Before Billy's return from the residential school, Bill and Karen had become free-spending empty-nesters. Their three other children seemed settled: Patrick, 32, is a cellular-phone salesman in Fort Worth; Susan, 31, an at-home mother of two in Tulsa; and John, 29, an insurance claims adjuster, also in Tulsa. So three years ago, Bill and Karen began plowing at least $2,000 a year into home improvements. Weary of climbing stairs, for example, they intend to spend $25,000 to add a first-floor bedroom this year. Bill puts another $2,500 a year into a 20-year-old rare-stamp collection that he values at $15,000. And he's restoring a 1940 Packard that he says will be worth about $18,000 when it's done (though he hasn't kept track of the time and money he's invested). Feeling flush, Bill has arranged to leave his Air Force pension to Billy. It would pay his son $13,200 a year for life, with the money going into a trust administered by sister Susan. Karen still would have Social Security and state pension income totaling $29,760 a year -- more than three times the national median for single retired women -- plus Bill's $166,000 life insurance. After her death, the estate, now worth approximately $250,000, would be divided evenly among the four kids, with Billy's portion going into the trust. When Billy first returned home, he wasn't a financial burden. His medical costs are covered by Medicaid, and he gets $5,275 a year in federal and state disability payments. Moreover, Bill used his insider's knowledge of programs for the disabled to get the state to pay Ruben's $1,100-a-month salary plus $700 a month for a speech therapist who visits once a week. Beginning last year, though, the McGoverns began to incur heftier out-of- pocket expenses thanks to Karen's consuming quest to treat Billy. Recalling that when he was two, a doctor had talked of Billy's ''autistic-like tendencies,'' she decided to check out the long-shot possibility that he suffers from autism, a mysterious disorder in which the patient seems cut off from the world around him. An estimated 300,000 Americans are believed to be autistic. At the suggestion of the local Autistic Society, the McGoverns took Billy to see University of Oklahoma psychologist Diana Mobley, who promptly diagnosed him as autistic. ''I looked for signs that he could make sense of what he saw,'' Mobley explains. ''For example, he noticed a fire truck outside my office and glanced at his dad for permission to go watch it at the window.'' Although Mobley reached her conclusion in a single, two-hour office interview, the McGoverns accepted it unquestioningly. ''The minute she said 'autism,' '' recalls Karen, ''I felt an incredible surge of hope. It gives credence to my belief that an intelligent young man is in there. All we have to do is find him.'' They immediately embarked on a costly program to make contact with the inner Billy. The first expenses were minor: Bill's health plan paid 80% of Mobley's $250 fee. They spent $30 for membership in the Autistic Society, $62 on seminars and literature and $395 for a year's supply of vitamins recommended by one newsletter. But their real costs began with $500 to attend a conference on autism in St. Louis. There they heard of new treatments that, though controversial, have received favorable publicity. Subsequently, the McGoverns spent $6,000 on a 10-day visit to a clinic in Newberg, Ore. that offers a music-based therapy that is supposed to improve autistic kids' behavior. But Billy refused to keep the earphones on during the audiogram required for treatment. And the McGoverns' Oregon stay was further marred when Billy attacked Karen one evening at the home of some family friends. Undaunted, the couple next shelled out $360 to go to Kansas City, Mo. to consult with a speech pathologist who teaches so-called facilitated communication, a technique that some people believe enables them to communicate with autistic children. Billy rebelled at that training too (see the photos on pages 72 and 73). Yet Karen remains convinced that facilitated communication works. She says she now converses with her son regularly, using an $850 keyboard bought by the state. As Billy glances around the room (''He watches the board with peripheral vision,'' insists Karen), she asks him questions and then, ostensibly guiding his finger, spells out answers: ''Why wouldn't you leave the car?'' I-m s-o-r-r-y. ''Can we talk about you in your presence?'' O-k-a-y. When his father takes Billy's hand, however, no messages emerge. Bill devotes most of his energies to setting up the group house that he envisions as Billy's permanent home. Using contributions from himself and from three or four other parents of retarded adults, he wants to buy and renovate an $80,000 house that he is attempting to persuade the state to staff. At least one family member has reservations about the plan, however. ''Why are they Mickey Mousing around trying to set up an institution for a condition ((autism)) they know so little about?'' asks Billy's brother John. ''Are they doing what's best for Billy?'' That question was overshadowed by the discovery of Bill's cancer, for which he began six weeks of radiation treatments just before Christmas. While Bill believes he will survive, the experience made him consider ressigning his Air Force pension from Billy to Karen. ''The system will always take care of Billy,'' he says. ''But Karen will need help if something happens to me.'' With so much bad news to absorb, the McGoverns understandably get a little giddy at the faintest glimmer of good tidings. Example: When Ruben took Billy to a local mall to see the movie Home Alone 2 recently, Billy disappeared while Ruben was using the bathroom. Half an hour later, Billy was found sitting peacefully outside the theater. Relieved that neither her son nor anyone else was hurt, Karen was positively buoyant when Billy and Ruben walked in the door. Says she: ''Ever since we got the news about Bill, I couldn't stop crying -- there was just too much on my plate. But seeing Billy come home all right was better than a hormone shot. I felt almost human again.''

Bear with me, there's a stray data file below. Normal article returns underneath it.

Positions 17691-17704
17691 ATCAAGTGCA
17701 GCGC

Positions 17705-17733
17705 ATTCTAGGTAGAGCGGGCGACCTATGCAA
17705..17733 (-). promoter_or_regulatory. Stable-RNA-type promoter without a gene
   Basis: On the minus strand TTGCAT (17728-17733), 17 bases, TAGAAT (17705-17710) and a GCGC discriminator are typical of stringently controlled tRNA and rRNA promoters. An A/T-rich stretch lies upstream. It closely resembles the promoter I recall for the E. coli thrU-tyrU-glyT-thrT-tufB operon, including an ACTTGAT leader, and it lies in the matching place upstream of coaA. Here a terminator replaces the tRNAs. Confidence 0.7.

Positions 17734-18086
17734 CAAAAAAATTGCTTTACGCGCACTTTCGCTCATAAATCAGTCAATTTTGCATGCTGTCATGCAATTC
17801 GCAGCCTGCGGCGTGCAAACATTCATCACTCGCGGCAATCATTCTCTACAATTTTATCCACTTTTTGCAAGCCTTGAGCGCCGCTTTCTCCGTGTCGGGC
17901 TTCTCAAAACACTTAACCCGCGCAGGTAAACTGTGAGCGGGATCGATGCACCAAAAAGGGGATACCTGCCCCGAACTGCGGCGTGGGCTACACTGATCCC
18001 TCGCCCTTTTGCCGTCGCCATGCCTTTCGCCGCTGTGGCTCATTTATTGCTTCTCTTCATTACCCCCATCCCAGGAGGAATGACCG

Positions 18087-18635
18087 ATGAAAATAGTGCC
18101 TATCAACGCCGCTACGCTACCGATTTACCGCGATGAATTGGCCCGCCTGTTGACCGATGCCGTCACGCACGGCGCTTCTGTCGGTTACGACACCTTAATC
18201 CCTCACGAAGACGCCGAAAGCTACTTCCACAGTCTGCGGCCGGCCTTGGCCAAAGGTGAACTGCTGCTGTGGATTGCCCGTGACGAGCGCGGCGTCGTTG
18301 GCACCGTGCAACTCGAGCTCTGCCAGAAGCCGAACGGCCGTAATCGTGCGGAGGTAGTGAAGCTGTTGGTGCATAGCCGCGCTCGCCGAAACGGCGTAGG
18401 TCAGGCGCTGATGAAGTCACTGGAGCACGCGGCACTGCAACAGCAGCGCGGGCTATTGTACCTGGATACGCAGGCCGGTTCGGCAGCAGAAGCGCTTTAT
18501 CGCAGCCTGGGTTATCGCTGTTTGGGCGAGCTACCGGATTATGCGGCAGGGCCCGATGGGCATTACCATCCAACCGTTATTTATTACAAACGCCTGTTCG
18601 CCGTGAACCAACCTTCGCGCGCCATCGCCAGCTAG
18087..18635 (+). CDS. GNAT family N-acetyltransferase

THE ADVICE Look for ways to boost Karen's income in the event of Bill's death. J. Harvie Roe, a financial planner at the Roe & Cochran subsidiary of Bank IV Oklahoma in Tulsa, endorsed Bill's plan to make his wife -- not Billy -- his Air Force pension beneficiary. ''A woman Karen's age can expect to live another 27 years, on average,'' said Roe. ''It's only prudent to do everything to provide for her in case she's widowed.'' Increase Billy's trust. Since the McGoverns' other kids are doing well, Roe suggested leaving most of the couple's estate to Billy. They should pay a lawyer about $1,000 to set up a so-called nonmedical special-needs trust. The nonmedical clause would forbid spending on health care, so government insurance programs like Medicaid could not seize the trust's assets. And the trust could be structured so that Billy's siblings would inherit the money after he dies. To prevent conflicts of interest, Roe said, a professional trustee should manage the money, not Susan. Invest in mutual funds rather than individual securities. Roe urged Bill to quit playing the market on his own or through the Merriman market-timing funds and to put his money in solidly managed no-load mutual funds. His top choices: the growth-stock Nicholas Fund (three-year average annual return to Dec. 24 of 15.1%; 414-272-6133), the growth and income fund Mutual Beacon (9.46%; 800-553-3014) and the small-stock fund Pennsylvania Mutual (10.4%; 800-221-4268). To free up more cash for savings that Billy or Karen may later need, he suggested that Bill sell his antique car and his stamp collection and postpone adding the new bedroom. Plan realistically for Billy's future. Dr. Darold Treffert, a Fond du Lac, Wis. psychiatrist and expert on autism, lauded the McGoverns' efforts to establish a group home for their son, but cautioned them to go slowly. ''Diagnosing autism is difficult because the condition overlaps with other developmental disabilities like mental retardation,'' he explained. ''It often takes a very detailed, intensive study to confirm the diagnosis.'' Furthermore, the doctor warned that an accurate diagnosis doesn't guarantee successful treatment, especially if the patient is often violent. ''Unless an effective program combining medication and behavioral therapy can be designed,'' concluded Dr. Treffert, ''the sad fact is that some patients simply must be placed in a more restrictive institution rather than a community-based home.''
Two months later, Bill had shifted his Air Force pension to Karen but was holding off selling his Packard and his stamp collection. He and Karen were debating whether to leave more of their estate to Billy. And Bill was cool to changing his investment strategy. ''I have no plans to alter my stock portfolio,'' he said, ''and I won't dump the Merriman funds until I see how they do over a year.'' Nor had he abandoned the bedroom project or his goal of placing Billy in a group home. Typically upbeat, Karen reported that Billy had learned to assemble air fresheners at a state-subsidized workshop. ''If he stays with it,'' she enthused, ''he may get a job in the community.'' Added Bill: ''We're thinking of taking him to dinner once a week and to Mass on Saturday to get him further into the real world.''